In addition to the IDGT strategy, several other techniques were recommended. Their wills needed to be revised to take advantage of the large available estate tax exemptions. Annual exclusion gifts could be used to provide additional cash for estate settlement. There are many additional techniques and strategies that could be applied, but the Strangeloves preferred just the basic ones.
PlanLab’s suite of tools allows us to see the results in various situations. For these results, (See Executive Summary from Estate Tax Analysis) it was assumed:
- No additional changes were made
- The markets recover over the next 20 years
- Change their wills to leave an amount equal to any applicable exclusion amount to a Family Trust
- Kevin dies in year 2028
- Rebecca survives him for 5 years
The net value to the heirs at Rebecca’s death in 2033 would be $40 million.
Adding the IDGT as described above, the net to the heirs in 2033 would be $57.1 million.
- Establish an irrevocable life insurance trust (ILIT) to acquire a survivorship policy and make annual exclusion gifts to the trust for the premiums
- ILIT purchases $20 million of survivor life on Kevin and Rebecca for $8,000 monthly premium.
The net value to the heirs in 2033 would be $85.8 million.
When this strategy was analyzed with Wealth Distribution Analysis, (See Planning Impact) the Strangeloves would have their new worth reduced by 38% but would have doubled the net to heirs or an increase of 102%. This was possible while meeting all lifestyle expenses.
Risks associated with this strategy
Neither the tax code nor case law specifically addresses IDGTs. The IRS has been known to challenge them on occasion. Establishing the trust with a cash gift some time before selling the assets is thought to reduce the chance of a challenge.
The biggest risk is for the trust to run out of income. Income is needed to make the interest payments on the loan and to pay the premiums on any life insurance it acquires. Gift taxes and possibly generation-skipping transfer taxes may be due, if the trust cannot meet its interest payment. Testing the cash flow arrangements of the trust is essential to avoid this costly problem. (See Trust Ledger from PlanLab)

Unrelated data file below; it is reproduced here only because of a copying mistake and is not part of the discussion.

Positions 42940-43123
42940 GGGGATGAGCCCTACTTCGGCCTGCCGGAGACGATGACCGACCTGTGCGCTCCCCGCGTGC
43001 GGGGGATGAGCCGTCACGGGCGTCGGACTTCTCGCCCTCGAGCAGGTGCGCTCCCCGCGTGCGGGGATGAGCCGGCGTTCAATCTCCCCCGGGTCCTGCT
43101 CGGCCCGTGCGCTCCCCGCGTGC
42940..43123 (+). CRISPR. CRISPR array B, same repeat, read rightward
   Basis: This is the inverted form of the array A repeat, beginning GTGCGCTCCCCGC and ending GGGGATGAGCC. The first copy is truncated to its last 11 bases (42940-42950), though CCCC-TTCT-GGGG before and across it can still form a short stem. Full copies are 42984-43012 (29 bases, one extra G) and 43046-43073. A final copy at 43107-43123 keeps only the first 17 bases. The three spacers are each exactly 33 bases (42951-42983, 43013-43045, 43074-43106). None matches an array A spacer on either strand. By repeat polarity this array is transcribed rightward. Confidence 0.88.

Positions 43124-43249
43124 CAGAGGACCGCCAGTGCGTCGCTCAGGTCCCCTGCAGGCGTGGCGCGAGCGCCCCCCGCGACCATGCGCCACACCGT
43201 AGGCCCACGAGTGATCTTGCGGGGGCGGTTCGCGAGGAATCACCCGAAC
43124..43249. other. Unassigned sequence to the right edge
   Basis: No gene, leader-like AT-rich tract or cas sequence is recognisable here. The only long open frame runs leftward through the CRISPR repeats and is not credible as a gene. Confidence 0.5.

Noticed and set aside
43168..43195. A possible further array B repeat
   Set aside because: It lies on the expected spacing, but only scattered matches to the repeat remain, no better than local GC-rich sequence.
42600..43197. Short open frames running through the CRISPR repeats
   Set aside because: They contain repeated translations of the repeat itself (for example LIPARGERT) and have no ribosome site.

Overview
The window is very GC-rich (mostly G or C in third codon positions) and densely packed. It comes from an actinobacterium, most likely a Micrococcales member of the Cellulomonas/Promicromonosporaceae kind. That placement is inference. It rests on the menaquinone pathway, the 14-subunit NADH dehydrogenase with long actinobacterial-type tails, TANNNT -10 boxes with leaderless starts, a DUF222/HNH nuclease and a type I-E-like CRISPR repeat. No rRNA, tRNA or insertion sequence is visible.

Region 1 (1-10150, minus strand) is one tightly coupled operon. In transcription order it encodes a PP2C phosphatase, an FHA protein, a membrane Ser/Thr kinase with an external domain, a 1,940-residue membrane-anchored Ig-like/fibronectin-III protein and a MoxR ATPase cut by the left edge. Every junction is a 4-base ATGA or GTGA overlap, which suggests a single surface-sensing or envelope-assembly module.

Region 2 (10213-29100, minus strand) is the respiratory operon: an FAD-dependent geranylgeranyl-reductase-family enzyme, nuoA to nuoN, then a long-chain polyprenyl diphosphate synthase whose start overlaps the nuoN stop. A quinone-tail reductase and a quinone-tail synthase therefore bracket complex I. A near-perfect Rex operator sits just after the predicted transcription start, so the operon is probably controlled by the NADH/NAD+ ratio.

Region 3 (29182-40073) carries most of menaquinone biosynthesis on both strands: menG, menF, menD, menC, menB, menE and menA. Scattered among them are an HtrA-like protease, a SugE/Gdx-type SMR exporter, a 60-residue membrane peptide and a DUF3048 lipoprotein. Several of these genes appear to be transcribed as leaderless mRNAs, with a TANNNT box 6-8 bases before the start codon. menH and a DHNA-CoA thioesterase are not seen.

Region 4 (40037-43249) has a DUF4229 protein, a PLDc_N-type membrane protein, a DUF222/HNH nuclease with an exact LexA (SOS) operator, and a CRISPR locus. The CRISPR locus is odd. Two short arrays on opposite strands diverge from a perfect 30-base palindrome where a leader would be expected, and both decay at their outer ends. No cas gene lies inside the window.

In addition to the illustrations shown above, PlanLab effectively can illustrate all aspects of this case study. PlanLab’s Estate Tax Analysis shows how the proposed strategy would work. (See Estate Flow Chart) Since there is uncertainty as to what estate taxes might be in the future, “Needs over Time” graphs can be printed that show the current law and a hypothetical illustration assuming the 2009 limits and rates are extended (which is similar to the proposals of both Presidential candidates). (See Needs Over Time Compared)
PlanLab’s Wealth Strategies or Retirement Test Drive can consider the Strangelove’s strategy from different vantage points. Both of these tools can perform extensive Monte Carlo Simulations to determine the likely results when all variables fluctuate in accordance with their historical results. The year-by-year results and likely range of results can give the clients confidence that their strategy will work. (See Likely Net Worth)
PlanLab’s suite of financial tools help the advisor make “lemonade” out of the “lemons” of our present economy.
Photo credit: Adrian MB